Campus News News

Counseling Center Lends a Helping Hand

Joe Brown

News Editor

As new and returning students transition from summer back to school at Springfield College, a dedicated team of professionals works behind the scenes to help those struggling to get back on their feet.

Located in the Towne Student Health Center, the Counseling Center is a free service that strictly serves undergraduate and graduate students’ needs.

“My whole purpose is to meet with students who are struggling,” Associate Director Ann Whitall said.

In the words of Associate Director Gary Enright, the center is a “user-friendly” service that students can use at any time throughout the school year.

“College counseling centers provide…high-quality services for anybody experiencing any psychological or emotional problems,” Enright said.

According to Enright and the Springfield College website, the center addresses issues such as anxiety, loneliness, depression, alcohol or drug related problems, relationship conflicts, transition issues, poor academic performance, eating disorders, issues of sexual identity, unexpected pregnancy, coping with a loss and suicidal thoughts.

“There’s quite a range of what we will see,” Enright said.

The center’s staff currently consists of four graduate associates, Nicole Bihler, Josh Cohen, Kasey Pendexter and Allison Peters; Counselor Elizabeth Donahue; and Associate Directors Gary Enright and Ann Whitall.

Whitall, who has been working at Springfield College for 25 years, will be leaving at the end of the month, but the center is hiring an additional counselor for the year “to serve the students’ needs,” in the words of 18-year veteran Enright, who also attended the college as both an undergraduate and graduate student.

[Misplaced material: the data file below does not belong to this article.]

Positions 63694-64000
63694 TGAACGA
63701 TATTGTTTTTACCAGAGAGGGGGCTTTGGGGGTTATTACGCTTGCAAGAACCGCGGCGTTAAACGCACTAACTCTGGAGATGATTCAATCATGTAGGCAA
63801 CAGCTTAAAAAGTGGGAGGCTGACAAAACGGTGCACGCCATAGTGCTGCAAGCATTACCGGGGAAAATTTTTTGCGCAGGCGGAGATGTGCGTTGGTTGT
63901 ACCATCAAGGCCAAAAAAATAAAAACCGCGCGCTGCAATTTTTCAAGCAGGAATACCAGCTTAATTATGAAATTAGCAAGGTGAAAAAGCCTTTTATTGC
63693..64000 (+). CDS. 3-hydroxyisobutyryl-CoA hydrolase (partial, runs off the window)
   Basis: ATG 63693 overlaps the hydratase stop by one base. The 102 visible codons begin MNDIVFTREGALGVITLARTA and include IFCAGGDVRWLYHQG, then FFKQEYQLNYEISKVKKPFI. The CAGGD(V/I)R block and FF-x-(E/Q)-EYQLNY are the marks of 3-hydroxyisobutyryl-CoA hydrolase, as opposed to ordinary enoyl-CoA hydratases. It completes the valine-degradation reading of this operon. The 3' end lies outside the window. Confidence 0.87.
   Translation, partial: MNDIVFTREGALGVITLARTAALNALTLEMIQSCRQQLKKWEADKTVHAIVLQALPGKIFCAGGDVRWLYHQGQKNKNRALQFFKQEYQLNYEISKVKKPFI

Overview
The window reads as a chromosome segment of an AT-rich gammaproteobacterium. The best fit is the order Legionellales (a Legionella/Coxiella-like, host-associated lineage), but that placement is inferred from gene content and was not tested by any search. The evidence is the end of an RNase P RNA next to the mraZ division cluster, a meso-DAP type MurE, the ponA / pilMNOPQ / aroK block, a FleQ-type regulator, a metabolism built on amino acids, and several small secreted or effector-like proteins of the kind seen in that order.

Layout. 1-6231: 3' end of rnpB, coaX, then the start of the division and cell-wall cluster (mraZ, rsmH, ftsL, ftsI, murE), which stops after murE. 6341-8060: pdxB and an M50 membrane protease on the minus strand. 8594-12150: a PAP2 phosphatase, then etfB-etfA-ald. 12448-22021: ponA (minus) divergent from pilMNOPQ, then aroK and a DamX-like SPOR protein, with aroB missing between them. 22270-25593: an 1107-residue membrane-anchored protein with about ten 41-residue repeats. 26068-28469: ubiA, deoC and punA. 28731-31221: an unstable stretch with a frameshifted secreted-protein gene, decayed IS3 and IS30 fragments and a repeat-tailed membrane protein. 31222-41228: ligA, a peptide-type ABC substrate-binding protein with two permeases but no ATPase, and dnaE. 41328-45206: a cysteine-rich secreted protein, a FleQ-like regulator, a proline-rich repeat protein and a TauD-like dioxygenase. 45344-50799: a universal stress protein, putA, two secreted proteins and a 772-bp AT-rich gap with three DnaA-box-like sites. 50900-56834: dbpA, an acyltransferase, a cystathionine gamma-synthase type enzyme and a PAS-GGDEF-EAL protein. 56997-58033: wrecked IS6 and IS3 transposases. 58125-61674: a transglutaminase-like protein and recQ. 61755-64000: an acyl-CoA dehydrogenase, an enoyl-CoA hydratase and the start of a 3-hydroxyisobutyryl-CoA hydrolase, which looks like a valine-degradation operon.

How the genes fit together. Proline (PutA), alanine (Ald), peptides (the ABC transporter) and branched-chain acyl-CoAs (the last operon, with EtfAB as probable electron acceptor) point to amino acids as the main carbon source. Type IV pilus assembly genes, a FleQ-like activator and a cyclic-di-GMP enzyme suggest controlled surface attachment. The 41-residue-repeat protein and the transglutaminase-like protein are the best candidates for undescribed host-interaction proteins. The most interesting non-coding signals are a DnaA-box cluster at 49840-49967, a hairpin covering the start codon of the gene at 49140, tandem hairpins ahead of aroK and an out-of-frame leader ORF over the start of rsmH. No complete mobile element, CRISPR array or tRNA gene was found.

They are also currently looking for a replacement for former director Dick Whiting, who retired at the end of last school year after serving for 40 years.

Although they are in a transition process, the center remains well equipped to lend a helping hand to students in need.

“We’ve been a well-oiled machine for years and years,” Whitall said.

“Whenever someone calls…they’re seen usually the same day.” Enright added. “Very rarely does someone have to wait until the next day.”

According to Enright, the counselors work from 9 a.m.-5 p.m. Monday through Friday. Although they recommend that students make an appointment, in certain situations, walk-ins are seen right away.

Although their offices are not open for appointments at nights or on weekends, they still serve the campus.

“There’s someone on call all the time,” Enright said. “We try to be highly visible.”

The Office of Housing and Residence Life, Department of Public Safety and/or the Dean of Students Office contact the Counseling Center staff when necessary if the counselors’ office is already closed.

Since they are a free service provided by the college, students can have as many sessions as they desire. Also, confidentiality is guaranteed except in a few serious circumstances, including the danger of hurting oneself or others, child abuse, by court order or if the counselors ask for advice in handling a certain case amongst themselves.

The staff at the Counseling Center also does not just wait for students to come to their office. According to Whitall, they do a lot of work with Resident Directors and Assistants, New Student Orientation leaders, Pre-Camp leaders and even other faculty through various workshops and programs.

They also take the initiative when situations arise on campus, such as the recent series of tragic events.

“We’ve reached out to people that have been affected,” Enright said. “People that are closer to the situation, we want to make sure they know who we are.”

The center also relies on contributions and referrals from faculty and students to help in their mission.

“People can be instrumental in getting someone else here,” Enright said. “Our best referral is from another student.”

According to Enright, approximately 25 percent of a graduating class will visit the Counseling Center at least once during their stay at Springfield College.

“We pride ourselves on having a good reputation,” Enright said. “There’s a pureness about these kinds of relationships.

“The best compliment they [students] can pay me is to say, ‘Can I come back next week?’”

Chances are the answer will be yes.

Joe Brown may be reached at

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